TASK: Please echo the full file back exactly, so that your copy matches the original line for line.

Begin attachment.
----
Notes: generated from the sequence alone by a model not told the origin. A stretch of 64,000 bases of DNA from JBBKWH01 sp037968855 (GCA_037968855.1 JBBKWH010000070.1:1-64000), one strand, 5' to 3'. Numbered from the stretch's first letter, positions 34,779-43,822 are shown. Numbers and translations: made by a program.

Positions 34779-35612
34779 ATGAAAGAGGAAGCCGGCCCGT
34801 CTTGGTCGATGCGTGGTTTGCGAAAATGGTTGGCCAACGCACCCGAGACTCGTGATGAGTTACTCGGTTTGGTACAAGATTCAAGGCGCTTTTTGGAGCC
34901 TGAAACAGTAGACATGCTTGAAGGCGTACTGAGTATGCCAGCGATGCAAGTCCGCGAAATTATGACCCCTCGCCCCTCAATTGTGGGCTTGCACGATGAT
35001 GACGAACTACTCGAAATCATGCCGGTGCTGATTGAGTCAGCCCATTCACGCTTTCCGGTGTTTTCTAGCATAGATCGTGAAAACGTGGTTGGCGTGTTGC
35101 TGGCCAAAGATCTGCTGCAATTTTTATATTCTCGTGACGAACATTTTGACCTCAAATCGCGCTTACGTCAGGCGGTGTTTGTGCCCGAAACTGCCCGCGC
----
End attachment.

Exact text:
Notes: generated from the sequence alone by a model not told the origin. A stretch of 64,000 bases of DNA from JBBKWH01 sp037968855 (GCA_037968855.1 JBBKWH010000070.1:1-64000), one strand, 5' to 3'. Numbered from the stretch's first letter, positions 34,779-43,822 are shown. Numbers and translations: made by a program.

Positions 34779-35612
34779 ATGAAAGAGGAAGCCGGCCCGT
34801 CTTGGTCGATGCGTGGTTTGCGAAAATGGTTGGCCAACGCACCCGAGACTCGTGATGAGTTACTCGGTTTGGTACAAGATTCAAGGCGCTTTTTGGAGCC
34901 TGAAACAGTAGACATGCTTGAAGGCGTACTGAGTATGCCAGCGATGCAAGTCCGCGAAATTATGACCCCTCGCCCCTCAATTGTGGGCTTGCACGATGAT
35001 GACGAACTACTCGAAATCATGCCGGTGCTGATTGAGTCAGCCCATTCACGCTTTCCGGTGTTTTCTAGCATAGATCGTGAAAACGTGGTTGGCGTGTTGC
35101 TGGCCAAAGATCTGCTGCAATTTTTATATTCTCGTGACGAACATTTTGACCTCAAATCGCGCTTACGTCAGGCGGTGTTTGTGCCCGAAACTGCCCGCGC